Assume, for example, that our present federal tax was suddenly shifted to become an equal tax for each person. This would mean that the average person, and particularly the low-income person, would suddenly find himself paying enormously more per year in taxes--about $5,000. So that the great charm of equal taxation is that it would necessarily force the government to lower drastically its levels of taxing and spending. Thus, if the U.S. government instituted, say, a universal and equal tax of $10 per year, confining it to the magnificent sum of $2 billion annually, we would all live quite well with the new tax, and no egalitarian would bother about protesting its failure to soak the rich.

But instead of drastically lowering the amount of local taxation, Mrs. Thatcher imposed no such limits, and left the total expenditure and tax levels, as before, to the local councils. These local councils, Conservative as well as Labour, proceeded to raise their tax levels substantially, so that the average British citizen is being forced to pay approximately one-third more in local taxes. No wonder there are riots in the streets! The only puzzle is that the riots aren't more severe.

In short, the great thing about equal taxation is using it as a club to force an enormous lowering of taxes. To increase tax levels after they become equal is absurd: an open invitation for tax evasion and revolution. In Scotland, where the equal tax had already gone into effect, there are no penalties for non-payment and an estimated one-third of citizens have refused to pay. In England, where payment is enforced, the situation is rougher. In either case, it is no wonder that popularity of the Thatcher regime has fallen to an all-time low. The Thatcher people are now talking about placing caps on local tax rates, but capping is scarcely enough: drastic reductions are a political and economic necessity, if the poll tax is to be retained.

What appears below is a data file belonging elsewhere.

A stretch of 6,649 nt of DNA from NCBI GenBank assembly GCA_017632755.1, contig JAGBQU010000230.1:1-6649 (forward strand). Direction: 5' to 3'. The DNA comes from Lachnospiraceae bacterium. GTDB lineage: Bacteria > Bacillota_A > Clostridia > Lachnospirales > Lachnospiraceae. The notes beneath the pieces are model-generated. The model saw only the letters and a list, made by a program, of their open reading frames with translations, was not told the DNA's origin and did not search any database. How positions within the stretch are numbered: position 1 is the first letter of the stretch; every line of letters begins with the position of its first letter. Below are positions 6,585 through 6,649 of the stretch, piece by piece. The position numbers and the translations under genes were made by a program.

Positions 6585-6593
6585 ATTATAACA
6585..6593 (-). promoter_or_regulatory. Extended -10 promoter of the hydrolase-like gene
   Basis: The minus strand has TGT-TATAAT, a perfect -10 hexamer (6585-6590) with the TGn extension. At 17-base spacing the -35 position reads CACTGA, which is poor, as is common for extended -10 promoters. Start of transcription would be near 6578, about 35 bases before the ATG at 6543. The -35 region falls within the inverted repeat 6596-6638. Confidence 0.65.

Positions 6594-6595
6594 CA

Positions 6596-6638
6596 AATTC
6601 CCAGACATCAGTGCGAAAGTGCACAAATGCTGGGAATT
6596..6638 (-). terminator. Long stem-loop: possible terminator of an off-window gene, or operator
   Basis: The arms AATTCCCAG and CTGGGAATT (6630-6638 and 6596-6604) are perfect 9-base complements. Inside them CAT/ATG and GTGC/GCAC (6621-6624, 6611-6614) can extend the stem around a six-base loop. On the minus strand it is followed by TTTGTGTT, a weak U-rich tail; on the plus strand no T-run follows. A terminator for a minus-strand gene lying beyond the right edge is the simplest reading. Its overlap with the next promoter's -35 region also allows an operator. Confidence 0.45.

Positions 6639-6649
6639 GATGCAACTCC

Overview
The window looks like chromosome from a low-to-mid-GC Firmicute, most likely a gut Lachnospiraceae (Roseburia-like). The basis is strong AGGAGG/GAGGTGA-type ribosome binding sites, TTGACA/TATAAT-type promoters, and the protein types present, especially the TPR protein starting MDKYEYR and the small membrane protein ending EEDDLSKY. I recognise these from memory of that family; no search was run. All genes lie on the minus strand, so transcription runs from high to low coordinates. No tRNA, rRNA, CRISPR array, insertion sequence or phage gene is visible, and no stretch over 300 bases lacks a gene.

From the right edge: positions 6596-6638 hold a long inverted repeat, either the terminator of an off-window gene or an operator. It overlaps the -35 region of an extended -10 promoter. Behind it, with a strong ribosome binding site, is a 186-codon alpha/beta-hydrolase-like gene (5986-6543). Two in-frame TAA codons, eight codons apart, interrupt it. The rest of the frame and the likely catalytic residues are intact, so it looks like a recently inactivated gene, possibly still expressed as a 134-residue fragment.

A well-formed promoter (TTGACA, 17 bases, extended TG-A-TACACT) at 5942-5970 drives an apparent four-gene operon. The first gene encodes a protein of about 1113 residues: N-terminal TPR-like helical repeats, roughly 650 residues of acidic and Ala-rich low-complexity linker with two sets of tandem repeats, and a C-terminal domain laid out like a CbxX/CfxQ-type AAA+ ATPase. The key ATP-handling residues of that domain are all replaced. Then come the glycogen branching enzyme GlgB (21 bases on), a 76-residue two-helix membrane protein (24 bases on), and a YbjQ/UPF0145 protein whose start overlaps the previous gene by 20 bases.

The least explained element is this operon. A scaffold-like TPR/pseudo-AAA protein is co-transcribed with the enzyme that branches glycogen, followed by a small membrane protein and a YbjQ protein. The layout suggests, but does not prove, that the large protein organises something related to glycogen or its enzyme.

Unfortunately, the local tax case is characteristic of the Thatcher regime. Thatcherism is all too similar to Reaganism: free-market rhetoric masking statist content. While Thatcher has engaged in some privatization, the percentage of government spending and taxation to GNP has increased over the course of her regime, and monetary inflation has now led to price inflation. Basic discontent, then, has risen, and the increase in local tax levels has come as the vital last straw. It seems to me that a minimum criterion for a regime receiving the accolade of "pro-free-market" would require it to cut total spending, cut overall tax rates, and revenues, and put a stop to its own inflationary creation of money. Even by this surely modest yardstick, no British or American administration in decades has come close to qualifying.

[This article is featured in chapter 62 of Making Economic Sense by Murray Rothbard and originally appeared in the June, 1990 edition of The Free Market]

Murray N. Rothbard (1926–1995) was dean of the Austrian School. He was an economist, economic historian, and libertarian political philosopher. See Murray N. Rothbard's article archives.

© 2013 Copyright Ludwig von Mises - All Rights Reserved Disclaimer: The above is a matter of opinion provided for general information purposes only and is not intended as investment advice. Information and analysis above are derived from sources and utilising methods believed to be reliable, but we cannot accept responsibility for any losses you may incur as a result of this analysis. Individuals should consult with their personal financial advisors.